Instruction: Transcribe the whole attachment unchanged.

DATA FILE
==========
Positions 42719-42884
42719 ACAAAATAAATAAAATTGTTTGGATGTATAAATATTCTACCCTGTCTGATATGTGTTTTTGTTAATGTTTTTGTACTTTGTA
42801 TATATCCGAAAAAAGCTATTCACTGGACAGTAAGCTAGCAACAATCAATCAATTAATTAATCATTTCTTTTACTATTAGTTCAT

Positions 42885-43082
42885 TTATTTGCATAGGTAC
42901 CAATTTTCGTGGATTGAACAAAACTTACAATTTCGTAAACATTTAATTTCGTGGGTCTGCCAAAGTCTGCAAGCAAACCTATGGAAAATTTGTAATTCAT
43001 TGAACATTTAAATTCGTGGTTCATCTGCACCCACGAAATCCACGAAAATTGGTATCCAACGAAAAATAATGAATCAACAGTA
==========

Positions 42719-42884
42719 ACAAAATAAATAAAATTGTTTGGATGTATAAATATTCTACCCTGTCTGATATGTGTTTTTGTTAATGTTTTTGTACTTTGTA
42801 TATATCCGAAAAAAGCTATTCACTGGACAGTAAGCTAGCAACAATCAATCAATTAATTAATCATTTCTTTTACTATTAGTTCAT

Positions 42885-43082
42885 TTATTTGCATAGGTAC
42901 CAATTTTCGTGGATTGAACAAAACTTACAATTTCGTAAACATTTAATTTCGTGGGTCTGCCAAAGTCTGCAAGCAAACCTATGGAAAATTTGTAATTCAT
43001 TGAACATTTAAATTCGTGGTTCATCTGCACCCACGAAATCCACGAAAATTGGTATCCAACGAAAAATAATGAATCAACAGTA